M+ curators and conservators chat about how to restage Sucker, a work that no longer physically exists, as part of the Canton Express exhibition.
Welcome to the kingdom of Suckers. Here, straws suck up all of the information and natural resources in the community. The national flag is made up of giant colourful straws, and the national anthem, ‘We suck, we suck, we suck’, is played repeatedly. On the walls, there are ominous messages: ‘We’re gonna suck your future. We’re gonna suck our brain. We’re gonna suck your heart.’
This is the fictional world that artist Jiang Zhi created at the 2003 Venice Biennale with his Sucker installation. Using eye-popping colours and a large, glowing, rotating pole, he turned a tiny space into one where visitors could explore the ‘kingdom of Suckers’. Photos on the walls depicted the fictional inhabitants of the kingdom, and the national anthem played on a loop. In the work, sucking becomes a socio-political metaphor for how societies and individuals consume energy and resources from the world, communities, and each other.
But this original kingdom has since been lost.
If you’ve been following our Canton Express conservation series, you’ll know that the Canton Express project, which Sucker is part of, was originally organised in 2003 at the Venice Biennale and restaged in 2017 at the M+ Pavilion. Restaging Sucker, however, has been a special case, for one simple reason: the original installation simply does not physically exist anymore. At the end of the 2003 exhibition, due to budget issues, the artist decided to demolish the installation, leaving only a few printed photos and books, digital files, and installation instructions.
So how do you revive and conserve a work that isn’t actually there? Read on as Pi Li (Sigg Senior Curator, Visual Arts), Christel Pesme (Senior Conservator), Natalie Harding (Associate Conservator, Objects), and Jo-Fan Huang (Conservator, Paper) reveal their answers.
Harding: Sucker was a difficult one because we had to figure out the best way of exhibiting this again when we don't have anything?
Our first step was to look at what we did have. There are photos on the wall of the original installation showing the inhabitants of the 'kingdom of Suckers'. We had some of these original photos and others as digital files. The original photos were unfortunately too damaged to be displayed, so we digitised them and printed them out. Then we took the photos we had as digital files and reprinted those as well.
Huang: We also had a couple of original copies of the Sucker book. This book is written by the artist and presents the fictional history of the 'kingdom of Suckers'. Initially, it was nailed to the wall of the installation. But, at the same time, visitors were invited to look through it; because of that, a new book was needed every time the work was exhibited. But we only have two copies of the book, which we need to protect and keep safe. So, instead of being nailed to the wall, the book is now exhibited in an acrylic case on the wall.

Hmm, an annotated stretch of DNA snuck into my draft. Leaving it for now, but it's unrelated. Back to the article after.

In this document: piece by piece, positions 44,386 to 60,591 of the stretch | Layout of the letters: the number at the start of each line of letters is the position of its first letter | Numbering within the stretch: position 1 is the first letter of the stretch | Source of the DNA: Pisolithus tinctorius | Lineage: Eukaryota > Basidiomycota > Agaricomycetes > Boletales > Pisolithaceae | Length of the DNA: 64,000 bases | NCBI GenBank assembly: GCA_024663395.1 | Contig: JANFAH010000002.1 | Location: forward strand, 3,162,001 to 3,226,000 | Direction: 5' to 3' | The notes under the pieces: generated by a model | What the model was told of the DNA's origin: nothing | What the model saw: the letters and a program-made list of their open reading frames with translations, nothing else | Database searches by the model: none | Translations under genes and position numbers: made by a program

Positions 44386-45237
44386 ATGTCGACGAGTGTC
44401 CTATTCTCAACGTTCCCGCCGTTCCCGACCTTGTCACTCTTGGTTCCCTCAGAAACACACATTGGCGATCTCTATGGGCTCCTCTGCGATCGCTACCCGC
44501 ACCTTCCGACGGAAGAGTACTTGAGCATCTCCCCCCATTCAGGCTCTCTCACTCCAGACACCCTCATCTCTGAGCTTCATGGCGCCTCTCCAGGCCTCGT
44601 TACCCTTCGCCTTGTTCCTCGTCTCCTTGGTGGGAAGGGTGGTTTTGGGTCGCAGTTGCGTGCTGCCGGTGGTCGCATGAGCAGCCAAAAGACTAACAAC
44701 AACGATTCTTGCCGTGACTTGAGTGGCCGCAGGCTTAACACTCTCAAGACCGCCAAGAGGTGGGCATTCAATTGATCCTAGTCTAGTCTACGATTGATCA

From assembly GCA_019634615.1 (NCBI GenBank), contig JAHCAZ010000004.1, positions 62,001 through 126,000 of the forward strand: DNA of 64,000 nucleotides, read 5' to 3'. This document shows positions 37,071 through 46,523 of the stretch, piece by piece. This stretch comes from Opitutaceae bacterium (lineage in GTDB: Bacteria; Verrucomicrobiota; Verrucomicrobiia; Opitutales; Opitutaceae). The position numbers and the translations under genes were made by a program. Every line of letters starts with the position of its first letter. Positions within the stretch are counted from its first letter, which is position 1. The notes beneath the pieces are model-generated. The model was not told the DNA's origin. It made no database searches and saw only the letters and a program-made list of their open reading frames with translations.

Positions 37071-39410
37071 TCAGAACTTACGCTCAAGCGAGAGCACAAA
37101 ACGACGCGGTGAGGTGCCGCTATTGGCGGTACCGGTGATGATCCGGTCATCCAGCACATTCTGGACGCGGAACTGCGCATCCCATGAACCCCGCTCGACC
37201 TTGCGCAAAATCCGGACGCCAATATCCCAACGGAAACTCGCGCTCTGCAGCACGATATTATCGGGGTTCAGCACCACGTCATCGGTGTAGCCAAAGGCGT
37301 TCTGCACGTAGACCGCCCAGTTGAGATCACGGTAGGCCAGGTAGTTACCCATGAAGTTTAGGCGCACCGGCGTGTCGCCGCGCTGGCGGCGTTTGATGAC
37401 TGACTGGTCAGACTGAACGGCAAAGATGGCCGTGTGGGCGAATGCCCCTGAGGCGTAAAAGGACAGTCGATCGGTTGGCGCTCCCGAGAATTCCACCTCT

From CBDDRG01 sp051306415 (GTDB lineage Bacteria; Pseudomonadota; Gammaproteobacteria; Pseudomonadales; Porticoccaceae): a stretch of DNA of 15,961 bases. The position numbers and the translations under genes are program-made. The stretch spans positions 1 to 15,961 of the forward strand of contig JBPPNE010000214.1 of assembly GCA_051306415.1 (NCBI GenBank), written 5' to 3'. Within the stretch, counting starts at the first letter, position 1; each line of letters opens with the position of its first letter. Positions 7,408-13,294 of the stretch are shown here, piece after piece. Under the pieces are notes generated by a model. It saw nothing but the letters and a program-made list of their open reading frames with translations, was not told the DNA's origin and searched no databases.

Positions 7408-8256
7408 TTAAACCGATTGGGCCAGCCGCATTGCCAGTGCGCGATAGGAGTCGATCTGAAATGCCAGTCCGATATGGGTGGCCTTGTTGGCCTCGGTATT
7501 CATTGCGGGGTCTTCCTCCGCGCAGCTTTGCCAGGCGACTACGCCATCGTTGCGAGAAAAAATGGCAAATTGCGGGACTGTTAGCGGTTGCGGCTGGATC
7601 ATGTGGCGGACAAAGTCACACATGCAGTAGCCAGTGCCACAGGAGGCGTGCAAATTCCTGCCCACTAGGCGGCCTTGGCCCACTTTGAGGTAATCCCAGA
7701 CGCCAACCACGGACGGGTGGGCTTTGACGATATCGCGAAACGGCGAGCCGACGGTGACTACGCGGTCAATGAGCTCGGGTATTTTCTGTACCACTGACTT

Harding: The photos and book were the only physical components left of Sucker, but we did have photos of what the original installation looked like. This meant that we could recreate it by making exhibition copies.
When you don’t have anything to work with physically but have the data or intangible information, you move on to exhibition copies. These are fabricated artwork copies explicitly made for an exhibition, which may or may not enter the collection.
Huang: When the exhibition copies were being created, and we were restaging the work, we stayed as close to the original as possible. It’s still not the same. The photos and documentation of the 2003 exhibition didn’t show every angle of the work, for example, so there was a lot of discussion about what photos to place and how to crop them. We also weren’t able to print the wallpaper the same. But even though it’s not exactly like the original, we still retained the spirit of the work.
Pi Li: Apart from the digital files, photographs, books, and the exhibition design of the space, Sucker will only exist as exhibition copies when Canton Express closes. And those copies will most likely not become part of the collection. So, for this iteration, rather than storing and conserving the work itself, we have to document and archive everything for the next time.
Harding: Exactly. Now that we have the physical work as an existing installation that has been reproduced, our task is to gather everything that is part of that installation. We have to, for example, collect a sample of the wallpaper, a sample of the feather boa, a sample of the glitter, and so on. That means that in the future, the conservators and curators will have a file that they can look at and say, okay, maybe we can’t get that exact feather boa, but it has to look like this. They will have something physical to use, and not just photos. So we’re building a reference library.
Pesme: It's about refining the interpretation levels rather than providing an absolute rulebook. Otherwise, the risk is that we cover up the original iteration of the work, which is less documented than our recreation. So our documentation is only there as a reference.
Harding: Coming from a historical conservation background, I usually work on objects or artworks with a long history. The object tells you what's happened to it, or there's some sort of documentation available, even if it's just a handwritten scroll. So that's what we base our research on before we even consider touching an artwork.
Canton Express has a history, but it was almost as if it was frozen in time, and now parts of it have filtered through to 2017. You pull back the layers, and there's just a blank sheet. And that's quite intimidating because we have to imprint onto that.
This interview has been edited for clarity. All images: M+, Hong Kong (unless otherwise indicated). This article was originally published on M+ Stories.